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Brigadier-General Dean Milner.


Karl Moore: This is Karl Moore of the Desautels Faculty of Management at McGill University, Talking Management for The Globe and Mail. Today I am delighted to speak to General Dean Milner who was Canada's top officer in Afghanistan until recently, and is now Number Two at the III Corps, Fort Hood, Texas.

Good afternoon, General.

Dean Milner: Good afternoon, Karl.

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KM: General, we see in business that we have silos and we have slabs – we manage down and we manage up, but it's managing sideways which is often a greater challenge. Do you find that in the military as well?

DM: Absolutely, the three are absolutely significant. I can use an example, when I was in Afghanistan I was under the command of Regional Command South, General James Terry, American Divisional commander from Ten Mountain Division; and it was significant that, first of all, we established a relationship, an understanding of mission and intent, and we actually joined each other on our road to Afghanistan from a training perspective.

So I made sure that we had a good understanding of each other, we developed a relationship, and that I understood exactly what the General wanted. Command downwards to your soldiers is absolutely paramount. Understanding the soldier's capabilities, and knowledge of the solders. I commanded two different battle groups in Afghanistan, I commanded a battle group from my own brigade in Petawawa and an effort to get out and work with the soldiers, set the example, and develop that respect and situational awareness of what was happening on the ground was very important.

Across, from a horizontal perspective, both from a staff working with the regional command south and also working with my fellow brigade commanders – I put a big effort into that because sometimes that is the challenging part because you are not always working with them on a constant basis. They work in different areas and I developed a strong team relationship with them – understanding their capabilities, offering them support, knowing what they were doing, how they were working with the Afghans, and so it's critical as a leader to be conscious of all three and understand the dynamics of all three and work them within the context of your command.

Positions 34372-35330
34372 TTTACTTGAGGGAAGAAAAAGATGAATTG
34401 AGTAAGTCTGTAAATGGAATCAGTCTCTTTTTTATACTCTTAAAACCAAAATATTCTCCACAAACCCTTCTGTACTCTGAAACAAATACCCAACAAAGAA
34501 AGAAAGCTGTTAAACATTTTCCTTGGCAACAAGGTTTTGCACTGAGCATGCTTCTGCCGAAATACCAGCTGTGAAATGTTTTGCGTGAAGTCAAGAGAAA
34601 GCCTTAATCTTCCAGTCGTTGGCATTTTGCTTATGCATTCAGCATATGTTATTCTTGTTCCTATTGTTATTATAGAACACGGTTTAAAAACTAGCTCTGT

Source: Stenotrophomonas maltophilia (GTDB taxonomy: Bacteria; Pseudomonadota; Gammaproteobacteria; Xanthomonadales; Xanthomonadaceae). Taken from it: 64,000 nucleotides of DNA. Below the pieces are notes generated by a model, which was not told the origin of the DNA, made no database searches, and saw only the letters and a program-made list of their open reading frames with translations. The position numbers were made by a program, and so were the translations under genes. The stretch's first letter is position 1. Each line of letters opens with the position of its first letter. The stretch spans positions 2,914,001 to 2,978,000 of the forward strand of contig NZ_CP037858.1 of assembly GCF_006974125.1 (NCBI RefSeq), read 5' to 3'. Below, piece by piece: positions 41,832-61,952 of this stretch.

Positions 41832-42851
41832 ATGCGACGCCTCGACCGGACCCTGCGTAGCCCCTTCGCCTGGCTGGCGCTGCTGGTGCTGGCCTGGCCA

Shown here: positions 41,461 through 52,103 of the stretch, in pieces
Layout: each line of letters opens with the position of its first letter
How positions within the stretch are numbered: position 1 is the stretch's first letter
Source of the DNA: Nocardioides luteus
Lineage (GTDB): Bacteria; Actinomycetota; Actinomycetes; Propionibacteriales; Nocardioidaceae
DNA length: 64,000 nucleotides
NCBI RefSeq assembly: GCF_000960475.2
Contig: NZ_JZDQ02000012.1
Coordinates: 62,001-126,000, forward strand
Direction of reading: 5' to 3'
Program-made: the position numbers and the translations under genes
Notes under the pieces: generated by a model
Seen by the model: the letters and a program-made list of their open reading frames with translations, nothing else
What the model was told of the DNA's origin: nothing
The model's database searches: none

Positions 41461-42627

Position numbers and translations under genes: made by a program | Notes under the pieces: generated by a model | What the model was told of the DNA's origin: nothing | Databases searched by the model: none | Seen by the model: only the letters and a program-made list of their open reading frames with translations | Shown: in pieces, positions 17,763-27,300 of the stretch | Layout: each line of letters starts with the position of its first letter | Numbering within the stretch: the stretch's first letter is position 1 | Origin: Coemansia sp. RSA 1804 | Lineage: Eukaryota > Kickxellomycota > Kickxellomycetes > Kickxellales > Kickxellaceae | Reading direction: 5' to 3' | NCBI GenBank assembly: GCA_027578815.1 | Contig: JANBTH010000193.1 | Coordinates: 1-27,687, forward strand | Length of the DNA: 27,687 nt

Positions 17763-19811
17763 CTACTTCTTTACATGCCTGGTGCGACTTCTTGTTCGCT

KM: General, how do you inspire your troops? How do you get the troops ready for battle?

DM: Well it is absolutely significant, especially in a war fighting counter-insurgency environment, that you are able to lead mission command, give orders, and fully understand that those orders are going to be carried out in difficult situations. The bottom line is that I am a big believer in connecting with the soldiers and understand[ing]the soldiers' capabilities, setting the example by being out there on patrol, being as fit as they are, and being able to endure the same things.

By doing that you develop a trust, develop a strong relationship, respect and loyalty so that when you are in a difficult situation that you are able to give orders, you are able to command and lead them, no matter what the difficult situation is. It's absolutely critical. I inspire them by being with them, by being out on the ground, understanding their capabilities, which enables me to be decisive and give them orders that I can get the full potential out of them.

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